May 3, 2012
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American Eagle raises profit view, shares jump

May 3, 2012

American Eagle Outfitters Inc sharply raised its profit estimate for the latest quarter as it sold more spring clothes at full price, sending its shares up more than 9 percent.

Photo: American Eagle Outfitters

The teen clothing retailer now expects to report a profit of between 18 cents and 20 cents a share. It previously had forecast 8 cents to 10 cents.

Analysts on average were expecting a profit of 10 cents a share, according to Thomson Reuters I/B/E/S.

Sales at stores open at least a year rose 17 percent in the first quarter, which ended in April. The company plans to report full results on May 23.

"What makes the American Eagle Outfitters news even more interesting is that a 17 percent same-store sales (increase) was recorded while it pulled back on promotions; that is as ideal as a retailer could get," NBG Productions Chief Equities Analyst Brian Sozzi wrote in a client note.

The warm weather has been a boon for clothing retailers, especially those selling to teenagers and young adults eager to change their wardrobes for spring breaks and Easter.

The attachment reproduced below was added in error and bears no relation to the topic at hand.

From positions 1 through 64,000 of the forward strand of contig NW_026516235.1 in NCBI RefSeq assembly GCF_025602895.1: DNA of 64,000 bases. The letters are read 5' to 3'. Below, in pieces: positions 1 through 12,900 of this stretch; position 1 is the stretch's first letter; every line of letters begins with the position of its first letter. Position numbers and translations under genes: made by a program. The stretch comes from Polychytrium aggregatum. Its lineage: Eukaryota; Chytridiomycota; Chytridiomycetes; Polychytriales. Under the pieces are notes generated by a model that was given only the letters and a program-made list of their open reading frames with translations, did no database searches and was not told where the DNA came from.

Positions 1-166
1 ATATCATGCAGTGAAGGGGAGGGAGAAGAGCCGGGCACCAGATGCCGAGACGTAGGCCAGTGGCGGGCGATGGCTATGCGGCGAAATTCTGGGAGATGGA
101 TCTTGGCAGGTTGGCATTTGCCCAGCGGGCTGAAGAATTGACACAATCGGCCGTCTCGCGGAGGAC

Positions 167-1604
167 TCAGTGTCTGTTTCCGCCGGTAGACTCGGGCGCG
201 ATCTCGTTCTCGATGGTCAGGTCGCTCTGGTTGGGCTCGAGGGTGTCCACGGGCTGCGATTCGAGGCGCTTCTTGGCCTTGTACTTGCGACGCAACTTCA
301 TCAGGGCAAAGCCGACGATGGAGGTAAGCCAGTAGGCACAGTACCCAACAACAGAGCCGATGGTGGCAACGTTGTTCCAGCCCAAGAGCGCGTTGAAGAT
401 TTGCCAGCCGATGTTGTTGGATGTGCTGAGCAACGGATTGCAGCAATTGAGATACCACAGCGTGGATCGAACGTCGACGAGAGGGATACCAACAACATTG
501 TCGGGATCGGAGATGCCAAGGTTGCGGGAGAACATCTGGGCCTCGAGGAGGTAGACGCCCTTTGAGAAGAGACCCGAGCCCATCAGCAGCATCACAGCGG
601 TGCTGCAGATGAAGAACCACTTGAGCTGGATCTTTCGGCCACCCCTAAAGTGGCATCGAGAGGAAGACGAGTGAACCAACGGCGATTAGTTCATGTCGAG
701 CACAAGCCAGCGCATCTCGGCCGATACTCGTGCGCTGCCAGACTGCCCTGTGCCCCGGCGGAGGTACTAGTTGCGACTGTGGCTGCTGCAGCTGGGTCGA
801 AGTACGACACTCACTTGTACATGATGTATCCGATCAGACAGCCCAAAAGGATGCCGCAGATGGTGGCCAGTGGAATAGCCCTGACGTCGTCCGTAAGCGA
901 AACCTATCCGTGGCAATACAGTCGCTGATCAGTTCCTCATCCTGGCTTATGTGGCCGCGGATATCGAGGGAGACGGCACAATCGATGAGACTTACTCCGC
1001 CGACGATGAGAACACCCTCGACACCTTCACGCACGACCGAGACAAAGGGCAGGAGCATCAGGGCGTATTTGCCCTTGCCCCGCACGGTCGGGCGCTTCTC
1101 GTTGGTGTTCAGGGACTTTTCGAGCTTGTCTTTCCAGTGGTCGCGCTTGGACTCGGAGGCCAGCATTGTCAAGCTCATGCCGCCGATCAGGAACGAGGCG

Under new Chief Executive Officer Robert Hanson, American Eagle has been revamping its merchandise and supply system so it can change its clothing lines faster and keep up with its young clientele.

The retailer, whose prices are between those of high-end rival Abercrombie & Fitch Co and more affordable Aeropostale Inc, said first-quarter sales had risen 18 percent to $719 million. Analysts were expecting $653.9 million.

Morningstar analyst Jaime Katz said that while the warm weather was helping all clothing retailers, American Eagle and Aeropostale had done a better job with their merchandise than preppy rival Abercrombie.

"You're seeing some of these retailers trying to get more fashion-forward," she said. "I don't know if Aeropostale will also raise guidance or not, but they are taking better cues from their end user."

Abercrombie is "still really stuck in that traditional space" and will not get as much of a boost from the weather as the other two retailers, Katz said.

For the year, American Eagle expects to earn $1.06 to $1.12 a share, while analysts were expecting $1.07.

The retailer's shares were up 9.5 percent at $19.59 in early trading.

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